Next wednesday at Morphetville Racecourse will mark the end of an era when leading South Australian racecaller Terry McAuliffe hangs up the binoculars after 20 years in the game.
A veteran of 20 Adelaide Cups, the racecaller will turn storyteller as he takes up the host role on Racing.com’s South Australian coverage alongside Form Analyst James Jordan.
It’s almost as if he was destined to have a life in racing, McAuliffe grew up one street back from Morphettville Racecourse on Austral Terrace. With countless stables in his neighbourhood, including Ron Dini’s yard over his back fence, he was short odds to have a career in racing.
“My dad was a racing fan and he often had the races on the radio and I loved to listen with him. Probably without knowing it, I was already honing my broadcasting skills by listening to the great callers of the 70’s.”
While his childhood was spent just a stone’s throw from Morphettville Racecourse, McAuliffe actually began his working life in the Commonwealth Bank Head Office on King William Street and funnily enough that’s how he got his first chance behind the microphone.
“I first got into calling at the Weigall Oval Harness Trials at Plympton on a Sunday morning when I was about nineteen years old. The opportunity was set up by bookmaker, the late Paul Riordan, whose son Peter I worked with at the bank at the time.”
After almost two years calling the trotters, his first big break came when 5AA, the racing station at the time, offered him a position in their broadcast team and at age twenty he resigned from the bank and joined the world of radio.
“In my early years of broadcasting I had the opportunity to learn from some of the best in the business in the likes of Bruce McAvaney, Mark Aiston and Ron Papps. Others who helped me on my journey and gave me opportunities along the way included Ray Fewings, David Whiteman, Keith Thomas, Geoff Pitt and Gary Burns.
Twenty years calling South Australian racing has seen McAuliffe rack up some serious miles in both car and plane, covering races from eighteen race tracks all around the state which all carry great memories for him.
As all punters and racing fans know, each track has its own unique qualities and for a caller this can make their job a little bit trickier than normal at times. None trickier than the famous Victoria Park.
“As much as I miss racing at Victoria Park, I certainly don’t miss calling there. The broadcast box was perched at the back of one of the grandstands and some 80 metres or so before the winning post. To make matters worse, once they reached the finishing line, runners quickly disappeared from view behind the judge’s tower.”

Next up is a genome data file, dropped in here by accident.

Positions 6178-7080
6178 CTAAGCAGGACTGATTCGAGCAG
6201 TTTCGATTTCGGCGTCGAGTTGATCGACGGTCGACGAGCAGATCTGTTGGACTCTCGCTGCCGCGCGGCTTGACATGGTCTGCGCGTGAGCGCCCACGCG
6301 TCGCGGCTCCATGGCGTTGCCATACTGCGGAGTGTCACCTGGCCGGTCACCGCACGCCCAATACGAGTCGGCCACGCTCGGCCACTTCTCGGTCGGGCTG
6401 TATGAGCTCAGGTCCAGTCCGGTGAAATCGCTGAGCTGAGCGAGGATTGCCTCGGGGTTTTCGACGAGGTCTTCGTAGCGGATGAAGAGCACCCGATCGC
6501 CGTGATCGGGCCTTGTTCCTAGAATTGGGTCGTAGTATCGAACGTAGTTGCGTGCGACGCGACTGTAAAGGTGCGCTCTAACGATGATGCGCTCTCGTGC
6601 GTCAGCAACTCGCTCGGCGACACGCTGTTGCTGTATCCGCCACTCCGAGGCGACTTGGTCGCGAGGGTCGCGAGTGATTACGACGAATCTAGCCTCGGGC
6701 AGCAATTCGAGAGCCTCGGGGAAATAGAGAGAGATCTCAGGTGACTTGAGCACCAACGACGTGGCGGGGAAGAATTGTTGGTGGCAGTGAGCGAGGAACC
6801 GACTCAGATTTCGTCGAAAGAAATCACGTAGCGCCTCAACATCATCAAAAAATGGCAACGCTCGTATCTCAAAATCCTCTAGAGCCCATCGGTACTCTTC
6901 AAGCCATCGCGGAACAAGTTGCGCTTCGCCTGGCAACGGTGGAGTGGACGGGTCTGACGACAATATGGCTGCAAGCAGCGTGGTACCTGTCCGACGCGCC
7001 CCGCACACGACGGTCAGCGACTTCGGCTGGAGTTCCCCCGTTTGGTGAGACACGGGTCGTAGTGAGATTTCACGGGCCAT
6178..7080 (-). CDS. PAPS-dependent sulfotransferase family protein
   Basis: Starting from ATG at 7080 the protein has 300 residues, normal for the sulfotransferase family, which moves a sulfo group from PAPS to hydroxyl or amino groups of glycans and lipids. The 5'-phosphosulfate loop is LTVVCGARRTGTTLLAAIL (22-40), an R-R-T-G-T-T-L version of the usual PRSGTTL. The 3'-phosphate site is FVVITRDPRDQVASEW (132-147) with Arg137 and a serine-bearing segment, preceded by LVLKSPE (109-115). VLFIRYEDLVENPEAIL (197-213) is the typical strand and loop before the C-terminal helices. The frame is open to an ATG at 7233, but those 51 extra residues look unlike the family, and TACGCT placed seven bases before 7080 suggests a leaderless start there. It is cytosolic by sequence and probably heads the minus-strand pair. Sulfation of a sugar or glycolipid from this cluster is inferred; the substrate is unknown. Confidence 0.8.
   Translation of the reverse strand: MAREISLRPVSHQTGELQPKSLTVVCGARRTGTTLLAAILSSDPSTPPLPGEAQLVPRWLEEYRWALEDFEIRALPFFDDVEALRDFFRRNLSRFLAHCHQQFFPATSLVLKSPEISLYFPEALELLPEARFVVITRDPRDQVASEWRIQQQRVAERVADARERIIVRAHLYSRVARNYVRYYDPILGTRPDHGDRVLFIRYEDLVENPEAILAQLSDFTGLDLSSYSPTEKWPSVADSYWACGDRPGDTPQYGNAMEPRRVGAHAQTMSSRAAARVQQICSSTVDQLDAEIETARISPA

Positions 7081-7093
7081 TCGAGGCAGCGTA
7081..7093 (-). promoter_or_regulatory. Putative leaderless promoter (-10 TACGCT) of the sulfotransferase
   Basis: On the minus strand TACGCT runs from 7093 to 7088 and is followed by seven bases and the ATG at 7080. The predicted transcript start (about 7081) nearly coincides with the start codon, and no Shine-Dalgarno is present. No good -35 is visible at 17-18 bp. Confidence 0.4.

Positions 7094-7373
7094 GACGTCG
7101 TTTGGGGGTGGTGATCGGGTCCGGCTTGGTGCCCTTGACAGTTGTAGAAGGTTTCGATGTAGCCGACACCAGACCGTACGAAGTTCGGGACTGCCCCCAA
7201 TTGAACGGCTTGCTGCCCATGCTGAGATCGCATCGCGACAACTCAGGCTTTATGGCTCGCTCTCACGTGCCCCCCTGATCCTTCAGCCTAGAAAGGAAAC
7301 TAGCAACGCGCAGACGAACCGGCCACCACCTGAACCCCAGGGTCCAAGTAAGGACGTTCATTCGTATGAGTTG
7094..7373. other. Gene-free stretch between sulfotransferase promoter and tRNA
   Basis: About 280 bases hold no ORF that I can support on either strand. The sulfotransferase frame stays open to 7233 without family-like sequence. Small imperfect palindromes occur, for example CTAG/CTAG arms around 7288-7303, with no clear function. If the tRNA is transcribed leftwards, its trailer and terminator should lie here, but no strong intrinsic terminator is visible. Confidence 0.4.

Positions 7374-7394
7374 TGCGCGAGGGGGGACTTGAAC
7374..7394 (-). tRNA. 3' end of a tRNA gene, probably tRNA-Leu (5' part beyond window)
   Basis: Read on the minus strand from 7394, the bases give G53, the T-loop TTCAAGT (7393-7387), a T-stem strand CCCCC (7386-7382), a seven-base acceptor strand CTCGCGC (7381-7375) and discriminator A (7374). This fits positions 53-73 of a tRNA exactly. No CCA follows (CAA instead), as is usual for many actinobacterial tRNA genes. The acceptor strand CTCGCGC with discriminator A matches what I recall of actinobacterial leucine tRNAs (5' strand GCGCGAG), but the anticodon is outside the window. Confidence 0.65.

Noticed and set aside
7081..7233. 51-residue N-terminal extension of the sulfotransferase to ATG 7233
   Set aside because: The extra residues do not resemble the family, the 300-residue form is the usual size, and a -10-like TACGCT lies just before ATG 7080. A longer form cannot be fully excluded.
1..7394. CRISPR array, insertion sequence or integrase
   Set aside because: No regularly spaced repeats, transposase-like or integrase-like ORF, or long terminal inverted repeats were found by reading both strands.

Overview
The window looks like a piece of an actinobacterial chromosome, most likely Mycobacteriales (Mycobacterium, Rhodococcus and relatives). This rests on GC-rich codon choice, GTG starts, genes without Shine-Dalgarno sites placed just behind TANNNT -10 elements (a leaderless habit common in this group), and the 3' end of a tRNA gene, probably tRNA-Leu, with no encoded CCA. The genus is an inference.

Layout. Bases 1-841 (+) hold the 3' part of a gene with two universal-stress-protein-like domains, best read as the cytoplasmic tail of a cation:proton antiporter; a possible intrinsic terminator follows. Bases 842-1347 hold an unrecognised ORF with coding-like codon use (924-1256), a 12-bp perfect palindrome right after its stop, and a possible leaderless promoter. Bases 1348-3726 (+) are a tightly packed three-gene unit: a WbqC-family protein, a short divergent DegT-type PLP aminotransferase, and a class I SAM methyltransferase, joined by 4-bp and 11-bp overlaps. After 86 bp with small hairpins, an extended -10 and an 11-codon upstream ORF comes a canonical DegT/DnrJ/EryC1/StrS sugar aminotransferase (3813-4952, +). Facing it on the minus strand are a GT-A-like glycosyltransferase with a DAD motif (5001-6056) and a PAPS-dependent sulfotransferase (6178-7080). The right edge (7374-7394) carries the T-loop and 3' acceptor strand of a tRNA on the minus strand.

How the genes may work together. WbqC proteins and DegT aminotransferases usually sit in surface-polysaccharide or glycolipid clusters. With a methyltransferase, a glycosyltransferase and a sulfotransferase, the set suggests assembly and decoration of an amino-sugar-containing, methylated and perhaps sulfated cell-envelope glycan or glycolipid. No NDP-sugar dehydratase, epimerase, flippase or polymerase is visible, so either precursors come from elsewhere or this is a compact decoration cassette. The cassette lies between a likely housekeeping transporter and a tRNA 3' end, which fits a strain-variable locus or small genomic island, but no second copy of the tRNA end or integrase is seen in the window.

“Throw in the fact we had the 1000m straight races there as well. Friday nights were often sleepless thinking about the challenging days calling coming up on a Saturday.”
McAuliffe has called thousands of races in his time in the caller’s box and while he’s seen plenty of champions grace the turf around our state, there is one horse who stands out for him and she just happened to bring along 20,000 plus fans for her South Australian debut.
“If I had to select one race for a highlight reel it would have to Black Caviar’s first win in Adelaide in the Robert Sangster Stakes. To be fortunate enough to call her as it turned out not once but twice, when she came back to win The Goodwood as well, that was a wonderful thrill.”
Like leaving any job there are things that you miss more than others and for McAuliffe it’s being a part of those milestone moments that he’s going to miss the most.
“Whether it be a Club’s big race, a jockey’s first win, or a trainer’s treble for the day, I have always tried to highlight these occasions where possible in my calls. As a broadcaster it is always a huge thrill to call a special talent performing at their best. Whether it be on the football field, or at the crease, or on a fairway, or on a racetrack, it is a lot of fun and a big buzz calling the stars at work.”
“I will miss all of that, but by the same token I am looking forward to getting up close and personal in the winner’s circle and feeling the emotion of their success with Racing.com”
While he’s closing a big chapter of his life, McAuliffe is excited about his new one and even more excited about what is next for South Australian racing.
“SA racing has a long, strong and proud history. I will never tire of watching our talents emerge and grow their reputation on a national stage. In recent years, we’ve seen the likes of Jamie Kah, Phillip Stokes, and Lloyd Kennewell stake their claims Australia wide.”
“I always wonder who the next rising stars will be. It’s the unknown in racing, like two year olds stepping out for the first time that always excites me.”